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4 Things to Consider Before Your Business Switches to Digital Signatures

4 Things to Consider Before Your Business Switches to Digital Signatures

There are many benefits to switching to e-signatures and digital contracts. Turnaround time for signing and approval increases when customers and employees alike are able to save copies and return to them later. However, moving too quickly to the ease of digital contacts with electronic signatures might not be the best option for every company. In fact, some businesses may need to make a gradual transition. Here are four things to consider before you decide to switch over to electronic contracts instead of paper ones.

Risk and Compliance

Almost every industry is bound by legalities to protect customers, patients, clients, and even employees. Medical service providers and their contractors are required to follow HIPAA, while any retailer or organization that handles customer financial information (like credit card numbers) needs to take steps to keep this information confidential. Failure to follow through with any of these compliance measures (even if no information is leaked or the information isn’t dangerous) could lead to millions of dollars in fines.

Before your company invests in digital signatures, make sure the contractors you work for follow compliance laws in your area. You may have to work with a specific contractor that specializes in e-signatures for the healthcare, legal, government, or pharmaceutical fields.

Target Customers

While your company might be ready to step into the modern area and use digital signatures immediately, some of your customers might not. Many companies still require employees to receive physical signatures of approval with hard copies saved for future reference. If you typically work with older companies, smaller businesses, and with industries that have complicated legal requirements, you might have to use paper signatures for the next several years.

One solution is to offer multiple options. Your e-signature provider should support a hybrid paper/digital process where required. This means that you can keep your files digital up to the point of signing, and then print to paper for exceptional situations. These paper documents, even if they are signed in ink, can still be scanned back into the e-signature system and kept digital for archiving. This tends to be the best option for appeasing the majority of your clients while still moving your business in a digital direction. Plus, as more companies step into the modern era, you will find the benefits of moving the majority of your clients to digital signatures outweighs the costs of frustrating your laggard ones.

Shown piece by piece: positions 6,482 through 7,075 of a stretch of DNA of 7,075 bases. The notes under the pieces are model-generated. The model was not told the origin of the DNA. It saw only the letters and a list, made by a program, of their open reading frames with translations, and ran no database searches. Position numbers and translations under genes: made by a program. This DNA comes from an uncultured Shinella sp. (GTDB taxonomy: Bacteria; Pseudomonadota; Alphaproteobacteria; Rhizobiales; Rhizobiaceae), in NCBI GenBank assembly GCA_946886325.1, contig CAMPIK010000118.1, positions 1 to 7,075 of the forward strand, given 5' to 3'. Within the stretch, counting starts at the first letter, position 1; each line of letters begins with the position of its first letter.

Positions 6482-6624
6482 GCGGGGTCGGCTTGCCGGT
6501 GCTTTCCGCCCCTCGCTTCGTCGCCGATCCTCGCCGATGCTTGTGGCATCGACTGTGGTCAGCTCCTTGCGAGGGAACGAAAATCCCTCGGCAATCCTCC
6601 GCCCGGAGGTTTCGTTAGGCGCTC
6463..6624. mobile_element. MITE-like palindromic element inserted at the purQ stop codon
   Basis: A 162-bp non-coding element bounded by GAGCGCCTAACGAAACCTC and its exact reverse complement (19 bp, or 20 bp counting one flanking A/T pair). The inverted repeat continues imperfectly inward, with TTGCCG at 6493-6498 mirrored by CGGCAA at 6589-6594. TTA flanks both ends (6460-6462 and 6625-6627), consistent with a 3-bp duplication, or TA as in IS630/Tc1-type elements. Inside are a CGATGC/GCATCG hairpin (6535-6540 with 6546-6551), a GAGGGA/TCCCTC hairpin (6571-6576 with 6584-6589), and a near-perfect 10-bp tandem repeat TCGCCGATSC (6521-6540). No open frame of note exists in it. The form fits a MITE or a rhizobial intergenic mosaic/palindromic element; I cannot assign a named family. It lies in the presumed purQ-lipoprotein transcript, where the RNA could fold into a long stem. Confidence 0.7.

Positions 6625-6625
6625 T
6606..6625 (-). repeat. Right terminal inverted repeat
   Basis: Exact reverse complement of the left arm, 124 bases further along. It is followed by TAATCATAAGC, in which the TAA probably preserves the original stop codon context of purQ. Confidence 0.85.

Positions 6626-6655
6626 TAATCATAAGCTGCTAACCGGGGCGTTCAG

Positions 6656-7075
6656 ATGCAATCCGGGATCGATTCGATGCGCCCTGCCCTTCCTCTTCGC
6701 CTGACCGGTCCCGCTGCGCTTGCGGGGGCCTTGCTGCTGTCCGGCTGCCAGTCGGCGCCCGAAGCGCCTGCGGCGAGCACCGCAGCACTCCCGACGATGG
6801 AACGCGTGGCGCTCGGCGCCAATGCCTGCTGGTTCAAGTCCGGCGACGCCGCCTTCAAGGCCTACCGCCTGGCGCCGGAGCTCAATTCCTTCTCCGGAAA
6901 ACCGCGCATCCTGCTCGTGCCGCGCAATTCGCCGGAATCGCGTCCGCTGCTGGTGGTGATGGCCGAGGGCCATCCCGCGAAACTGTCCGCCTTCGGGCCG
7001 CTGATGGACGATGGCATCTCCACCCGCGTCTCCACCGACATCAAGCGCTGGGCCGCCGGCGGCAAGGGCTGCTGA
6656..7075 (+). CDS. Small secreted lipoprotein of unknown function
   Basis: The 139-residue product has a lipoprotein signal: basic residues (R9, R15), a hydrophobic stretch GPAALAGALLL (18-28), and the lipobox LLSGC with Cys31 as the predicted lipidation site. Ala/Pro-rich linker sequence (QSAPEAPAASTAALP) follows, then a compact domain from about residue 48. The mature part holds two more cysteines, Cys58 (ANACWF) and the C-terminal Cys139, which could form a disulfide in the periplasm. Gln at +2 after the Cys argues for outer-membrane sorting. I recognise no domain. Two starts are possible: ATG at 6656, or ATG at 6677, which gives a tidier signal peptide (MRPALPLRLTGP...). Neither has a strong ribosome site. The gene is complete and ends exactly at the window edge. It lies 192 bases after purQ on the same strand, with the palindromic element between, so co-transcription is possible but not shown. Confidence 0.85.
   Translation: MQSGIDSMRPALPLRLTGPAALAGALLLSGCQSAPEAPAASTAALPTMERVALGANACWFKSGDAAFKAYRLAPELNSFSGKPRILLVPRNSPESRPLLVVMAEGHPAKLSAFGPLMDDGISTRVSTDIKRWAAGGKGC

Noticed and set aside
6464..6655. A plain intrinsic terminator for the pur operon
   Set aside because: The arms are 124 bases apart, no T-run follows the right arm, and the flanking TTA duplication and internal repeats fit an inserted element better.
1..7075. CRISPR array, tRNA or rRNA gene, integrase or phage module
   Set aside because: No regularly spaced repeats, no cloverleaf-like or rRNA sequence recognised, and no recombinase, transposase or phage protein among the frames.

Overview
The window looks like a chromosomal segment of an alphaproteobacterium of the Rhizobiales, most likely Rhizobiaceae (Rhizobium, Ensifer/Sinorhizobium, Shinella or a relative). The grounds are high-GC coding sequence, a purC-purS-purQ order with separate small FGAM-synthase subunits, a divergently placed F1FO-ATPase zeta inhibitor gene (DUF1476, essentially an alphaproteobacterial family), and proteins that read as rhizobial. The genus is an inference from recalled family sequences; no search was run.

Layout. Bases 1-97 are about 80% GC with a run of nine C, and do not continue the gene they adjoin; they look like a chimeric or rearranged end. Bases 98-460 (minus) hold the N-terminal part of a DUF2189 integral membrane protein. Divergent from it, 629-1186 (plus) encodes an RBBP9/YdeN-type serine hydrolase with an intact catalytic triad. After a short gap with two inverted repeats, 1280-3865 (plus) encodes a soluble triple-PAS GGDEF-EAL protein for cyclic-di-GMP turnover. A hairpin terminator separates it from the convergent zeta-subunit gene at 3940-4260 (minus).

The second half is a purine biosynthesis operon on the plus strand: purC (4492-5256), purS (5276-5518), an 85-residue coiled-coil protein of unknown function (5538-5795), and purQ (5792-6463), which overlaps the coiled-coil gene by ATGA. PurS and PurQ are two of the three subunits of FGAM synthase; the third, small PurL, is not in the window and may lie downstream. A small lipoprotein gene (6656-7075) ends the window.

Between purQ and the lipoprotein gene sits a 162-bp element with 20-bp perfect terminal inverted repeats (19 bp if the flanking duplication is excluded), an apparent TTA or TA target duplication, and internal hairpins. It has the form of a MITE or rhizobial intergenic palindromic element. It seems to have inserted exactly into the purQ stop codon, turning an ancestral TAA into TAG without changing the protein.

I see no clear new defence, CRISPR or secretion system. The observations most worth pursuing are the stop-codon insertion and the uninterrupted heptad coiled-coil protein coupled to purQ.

Software Usage and Training

Along with reviewing how your customers will handle your e-signature tools, managers also have to consider how employees will embrace the new software. Companies will have to train team members on the new tools and move departments off the old systems and onto the new ones. For some businesses, this is easier said than done. They might find themselves receiving pushback from various levels of the company that slows the adoption process and frustrates IT specialists.

Strategic managers will create goals for this software adoption and set a timeline for levels of use. Within a few months, there should be significantly more people using the e-signature resources than there were before. Soon the entire company will be able to use these tools successfully.

Costs and Budgeting

The cost of paper is one of the main incentives businesses have to switch from physical copies to digital signatures. Legal departments go through hundreds of reams of paper each year copying and saving contracts for future reference. By switching to e-signatures, companies have the chance to save hundreds or thousands of dollars each year on paper, toner and supplies.

However, investing in digital signatures doesn’t mean e-signatures have a zero cost. Oftentimes companies pay for software licensing fees, especially if they want to expand their services when the company grows.

The cost of e-signatures is also often attributed to the IT department’s budget. If a company is cutting back on paper in hopes of saving money, it needs to allocate budget to the technology department to cover the costs of the e-signature software.

Within a few months, your company could move from paper contractors to digital options completely. However, this process requires careful thought and planning for a successful execution. By taking these factors into consideration, you can ensure a smooth transition for your customers and employees.

The post 4 Things to Consider Before Your Business Switches to Digital Signatures appeared first on Home Business Magazine.

Source: Main home business mag


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